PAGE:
How prudent policy reform can strengthen the Victims Support Scheme
The NSW Department of Communities and Justice is currently reviewing the Victims Rights and Support Act (2013) to determine whether the Act is effectively achieving its aims in practice – to promote the rights of victims of crime and provide them with the support they need.
Many of our clients affected by domestic and family violence come to us for support applying to the Victims Support Scheme, so they can access counselling, pay for medical bills, pay for new housing and recover from the financial costs of violence.
We know from experience working alongside victim-survivors how arduous this application process can be, at a time when they are recovering from trauma.
We also know that it doesn’t need to be this hard for victim-survivors to access support.
There are achievable reforms that could greatly improve the Scheme
This Statutory Review is a critical opportunity to update the Act.
We will be recommending achievable reforms that can significantly improve outcomes for victim-survivors. These recommendations reflect our experience supporting victim-survivors to access the Scheme.
Some of our key recommendations are to:
Remove the requirement for victims to prove injury for victims of domestic and sexual violence. Currently, even if it is accepted that a person is the primary victim of domestic and family violence, they are still required to prove that their injuries were caused by that crime in order to access support. This places an unnecessary burden on applicants to gather evidence, like medical records and police reports, that may not be easily available to them. Without the support of community legal centres like our own, many victim-survivors would not have the resources to do this.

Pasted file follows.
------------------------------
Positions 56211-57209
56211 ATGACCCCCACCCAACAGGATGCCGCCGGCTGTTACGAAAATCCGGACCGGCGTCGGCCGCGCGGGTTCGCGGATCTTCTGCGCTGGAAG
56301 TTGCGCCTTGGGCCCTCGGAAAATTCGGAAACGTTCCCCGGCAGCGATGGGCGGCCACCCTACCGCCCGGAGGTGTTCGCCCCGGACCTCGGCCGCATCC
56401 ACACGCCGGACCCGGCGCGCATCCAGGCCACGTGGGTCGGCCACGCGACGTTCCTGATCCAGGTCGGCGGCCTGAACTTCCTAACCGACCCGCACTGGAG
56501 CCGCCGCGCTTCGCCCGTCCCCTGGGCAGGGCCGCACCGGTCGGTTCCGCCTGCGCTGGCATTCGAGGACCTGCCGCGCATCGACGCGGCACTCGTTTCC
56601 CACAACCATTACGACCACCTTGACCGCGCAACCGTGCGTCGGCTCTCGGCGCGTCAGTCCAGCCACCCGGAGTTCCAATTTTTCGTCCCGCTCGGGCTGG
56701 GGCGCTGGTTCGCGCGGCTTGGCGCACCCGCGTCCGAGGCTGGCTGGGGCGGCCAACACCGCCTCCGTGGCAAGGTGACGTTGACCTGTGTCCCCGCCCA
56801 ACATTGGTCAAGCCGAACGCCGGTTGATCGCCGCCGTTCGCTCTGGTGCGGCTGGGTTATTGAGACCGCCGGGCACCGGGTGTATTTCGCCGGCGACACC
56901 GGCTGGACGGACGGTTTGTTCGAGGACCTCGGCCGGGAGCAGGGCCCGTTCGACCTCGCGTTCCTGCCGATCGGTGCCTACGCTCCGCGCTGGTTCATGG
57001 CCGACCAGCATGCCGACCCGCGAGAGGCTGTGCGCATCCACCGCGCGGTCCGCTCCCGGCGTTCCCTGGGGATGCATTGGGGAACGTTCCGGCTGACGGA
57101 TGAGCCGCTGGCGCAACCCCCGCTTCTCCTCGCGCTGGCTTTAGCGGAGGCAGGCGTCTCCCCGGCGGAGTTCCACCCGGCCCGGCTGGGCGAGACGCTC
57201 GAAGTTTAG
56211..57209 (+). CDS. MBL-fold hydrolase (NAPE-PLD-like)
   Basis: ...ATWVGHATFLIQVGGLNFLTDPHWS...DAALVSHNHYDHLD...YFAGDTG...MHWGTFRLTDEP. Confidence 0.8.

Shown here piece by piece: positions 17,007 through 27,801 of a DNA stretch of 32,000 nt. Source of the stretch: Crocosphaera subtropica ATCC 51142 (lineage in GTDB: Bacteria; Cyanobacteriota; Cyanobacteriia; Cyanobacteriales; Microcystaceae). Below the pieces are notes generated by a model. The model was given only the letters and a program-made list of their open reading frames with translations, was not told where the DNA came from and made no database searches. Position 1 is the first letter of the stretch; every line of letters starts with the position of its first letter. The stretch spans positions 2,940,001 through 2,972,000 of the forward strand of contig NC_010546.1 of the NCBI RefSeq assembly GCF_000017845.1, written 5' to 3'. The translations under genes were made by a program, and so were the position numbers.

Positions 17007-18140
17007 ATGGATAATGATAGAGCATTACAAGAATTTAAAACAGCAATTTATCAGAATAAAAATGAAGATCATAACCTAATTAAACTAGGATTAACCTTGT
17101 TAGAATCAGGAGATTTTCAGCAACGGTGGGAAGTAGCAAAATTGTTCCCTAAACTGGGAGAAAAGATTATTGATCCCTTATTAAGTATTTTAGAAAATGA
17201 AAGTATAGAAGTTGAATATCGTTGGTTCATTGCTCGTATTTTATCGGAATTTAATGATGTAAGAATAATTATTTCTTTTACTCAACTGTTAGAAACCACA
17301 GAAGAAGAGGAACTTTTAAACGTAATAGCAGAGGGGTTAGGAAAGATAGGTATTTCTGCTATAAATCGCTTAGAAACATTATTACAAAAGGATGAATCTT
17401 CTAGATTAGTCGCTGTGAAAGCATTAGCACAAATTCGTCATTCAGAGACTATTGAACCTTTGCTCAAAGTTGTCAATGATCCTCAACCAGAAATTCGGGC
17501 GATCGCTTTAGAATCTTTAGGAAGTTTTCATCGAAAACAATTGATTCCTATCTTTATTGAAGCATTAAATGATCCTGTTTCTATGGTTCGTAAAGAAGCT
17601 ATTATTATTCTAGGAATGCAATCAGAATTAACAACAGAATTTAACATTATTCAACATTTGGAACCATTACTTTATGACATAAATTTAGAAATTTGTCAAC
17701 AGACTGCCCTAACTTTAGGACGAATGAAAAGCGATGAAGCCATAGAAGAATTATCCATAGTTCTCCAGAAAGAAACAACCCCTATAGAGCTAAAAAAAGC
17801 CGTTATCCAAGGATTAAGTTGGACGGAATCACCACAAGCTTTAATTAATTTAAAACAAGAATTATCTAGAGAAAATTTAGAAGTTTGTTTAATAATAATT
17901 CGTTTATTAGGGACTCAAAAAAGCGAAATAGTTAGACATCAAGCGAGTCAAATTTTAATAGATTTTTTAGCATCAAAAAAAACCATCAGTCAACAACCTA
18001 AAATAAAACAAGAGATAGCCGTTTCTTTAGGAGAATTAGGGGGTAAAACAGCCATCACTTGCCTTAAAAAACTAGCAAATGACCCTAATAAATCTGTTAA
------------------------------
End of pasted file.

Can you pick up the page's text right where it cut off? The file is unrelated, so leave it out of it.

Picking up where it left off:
Evidence from specialist domestic violence support workers should be considered as expert evidence alongside police reports. The Audit Office of NSW state in their 2022 review of Police responses to domestic and family violence: “research indicates that police forces across Australia, and internationally, have difficulty in identifying the primary aggressor, and practices are inconsistent.” Despite this, we believe Victims Services Assessors prioritise police reports over expert evidence from specialist domestic violence support workers to identify whether an applicant is a victim of domestic and family violence.
Improve capacity for victim-survivors to access their own information held by police. Our understanding is that Victims Services uses police data to assess an applicant’s claim. However, the applicant does not have access to this information, even when appealing a decision. It is a fundamental requirement of natural justice for applicants and/or their representatives to have all evidence used by Victims Services Assessors to make their determinations.
We will publish our final submission and full list of recommendations in July 2022.